Egypt to hold parliamentary vote in 3 stages

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Parliamentary elections to smooth Egypt’s transition from military to civilian rule will take place in stages to make it easier for monitors to oversee voting, said an army general.

Hosni Mubarak’s National Democratic Party (NDP) crushed opponents in routinely rigged votes before he was ousted as president in February. A blatantly manipulated election in November helped fuel the uprising that toppled him.

The new elections will take place over one month, with voting on different days in three regions, General Mamdouh Shaheen told reporters. Exact dates will be announced by the military after September 18, he said.

Shaheen said staggering the vote would ensure that judges could monitor polling thoroughly. Voters will cast ballots for both lower and upper houses at the same time and the elections will be held in 120 voting districts, Reuters reports.
“The army’s role during the elections will be to provide security only. Only the judiciary will monitor,” Shaheen said.

The rules signal a return to the kind of judicial supervision used for elections in 2005, which brought the opposition Muslim Brotherhood its first seats in parliament.

Mubarak replaced that with supervision by a central committee that rights groups said failed to prevent widespread rigging.

The Islamist group withdrew from November’s election after the first round, complaining of ballot stuffing, thuggery and bribery by Mubarak’s allies. It had fielded candidates as independents to get round a ban on religious parties.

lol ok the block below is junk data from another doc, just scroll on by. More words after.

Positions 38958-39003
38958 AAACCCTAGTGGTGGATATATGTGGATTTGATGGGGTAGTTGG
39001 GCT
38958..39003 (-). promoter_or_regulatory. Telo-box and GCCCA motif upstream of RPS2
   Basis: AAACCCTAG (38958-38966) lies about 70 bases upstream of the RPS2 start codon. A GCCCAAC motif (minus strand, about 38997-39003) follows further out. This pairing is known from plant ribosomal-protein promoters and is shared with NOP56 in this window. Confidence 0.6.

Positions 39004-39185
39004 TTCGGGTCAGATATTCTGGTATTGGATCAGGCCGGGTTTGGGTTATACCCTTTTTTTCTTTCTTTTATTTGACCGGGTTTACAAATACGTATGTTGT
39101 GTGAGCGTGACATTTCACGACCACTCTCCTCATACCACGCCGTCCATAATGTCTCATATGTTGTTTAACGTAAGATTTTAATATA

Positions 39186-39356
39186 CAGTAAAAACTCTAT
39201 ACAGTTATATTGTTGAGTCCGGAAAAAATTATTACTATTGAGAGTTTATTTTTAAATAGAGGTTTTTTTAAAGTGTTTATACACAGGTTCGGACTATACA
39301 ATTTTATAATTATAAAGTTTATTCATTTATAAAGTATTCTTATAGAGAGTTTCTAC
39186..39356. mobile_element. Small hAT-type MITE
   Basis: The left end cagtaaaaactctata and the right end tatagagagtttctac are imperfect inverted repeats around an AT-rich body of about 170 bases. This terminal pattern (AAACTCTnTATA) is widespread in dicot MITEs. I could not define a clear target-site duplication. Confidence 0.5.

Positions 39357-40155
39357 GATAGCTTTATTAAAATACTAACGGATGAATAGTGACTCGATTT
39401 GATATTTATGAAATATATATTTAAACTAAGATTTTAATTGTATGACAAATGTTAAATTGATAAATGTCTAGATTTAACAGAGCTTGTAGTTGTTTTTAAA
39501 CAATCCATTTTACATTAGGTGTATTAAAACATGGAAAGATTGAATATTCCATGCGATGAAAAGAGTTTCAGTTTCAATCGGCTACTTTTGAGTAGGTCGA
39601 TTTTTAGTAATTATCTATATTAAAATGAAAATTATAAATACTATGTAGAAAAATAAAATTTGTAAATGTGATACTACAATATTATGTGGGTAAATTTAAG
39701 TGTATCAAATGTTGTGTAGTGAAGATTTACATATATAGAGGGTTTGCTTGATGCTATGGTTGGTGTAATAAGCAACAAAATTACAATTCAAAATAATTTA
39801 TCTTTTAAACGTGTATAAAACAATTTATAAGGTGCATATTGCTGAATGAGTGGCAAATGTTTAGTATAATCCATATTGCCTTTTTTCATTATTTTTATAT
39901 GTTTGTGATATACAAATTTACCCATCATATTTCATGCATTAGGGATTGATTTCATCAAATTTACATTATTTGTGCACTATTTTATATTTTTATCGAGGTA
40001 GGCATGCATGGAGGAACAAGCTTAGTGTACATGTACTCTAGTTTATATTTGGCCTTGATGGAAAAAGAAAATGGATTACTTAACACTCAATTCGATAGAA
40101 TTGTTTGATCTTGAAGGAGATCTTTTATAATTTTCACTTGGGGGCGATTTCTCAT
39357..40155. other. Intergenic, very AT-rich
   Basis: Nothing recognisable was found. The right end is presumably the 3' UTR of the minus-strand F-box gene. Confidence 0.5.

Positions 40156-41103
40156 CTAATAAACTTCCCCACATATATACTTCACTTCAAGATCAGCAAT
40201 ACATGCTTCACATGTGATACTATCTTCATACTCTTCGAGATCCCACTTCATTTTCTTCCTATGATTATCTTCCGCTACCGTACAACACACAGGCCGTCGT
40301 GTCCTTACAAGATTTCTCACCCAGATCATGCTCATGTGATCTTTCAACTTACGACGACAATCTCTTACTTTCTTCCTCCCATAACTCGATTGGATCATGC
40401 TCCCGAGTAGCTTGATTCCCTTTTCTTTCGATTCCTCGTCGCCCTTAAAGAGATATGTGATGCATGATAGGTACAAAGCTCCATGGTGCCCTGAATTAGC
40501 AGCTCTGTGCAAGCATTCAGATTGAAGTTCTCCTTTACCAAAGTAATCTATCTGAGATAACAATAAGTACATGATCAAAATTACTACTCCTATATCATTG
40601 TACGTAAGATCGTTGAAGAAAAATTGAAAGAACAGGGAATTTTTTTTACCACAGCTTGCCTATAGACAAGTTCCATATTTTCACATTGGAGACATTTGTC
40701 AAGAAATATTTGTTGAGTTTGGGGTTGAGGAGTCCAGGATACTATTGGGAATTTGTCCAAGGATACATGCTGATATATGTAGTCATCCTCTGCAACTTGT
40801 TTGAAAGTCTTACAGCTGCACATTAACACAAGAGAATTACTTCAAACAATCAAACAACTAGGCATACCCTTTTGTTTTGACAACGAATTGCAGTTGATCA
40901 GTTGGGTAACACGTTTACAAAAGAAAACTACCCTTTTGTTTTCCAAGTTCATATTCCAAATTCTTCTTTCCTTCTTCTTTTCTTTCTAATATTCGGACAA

“This is a good step. It’s a positive guarantee for judicial supervision,” said political scientist Mustapha al-Sayyid. “Holding elections over three stages allows the judges to be present.
“Parliamentary elections in 2005 were the first to be held under judicial supervision and those were the elections that led to the Muslim Brotherhood coming into parliament.”

Unofficial campaigning has already begun, with an array of secular and left-wing groups vying with resurgent Islamists for the political terrain opened up by the dissolution of Mubarak’s behemoth NDP.

Shaheen confirmed the vote would be split between a proportional system of party lists and geographical seats, with half of the 504 seats in the lower house assigned to each.

That could make it harder for any one group to secure a clear majority and may dampen challenges for the presidency, to be decided in a vote later in the year.

The army has pledged to hand power back to civilians after the elections, which were originally set to take place in September but could now happen as late as November.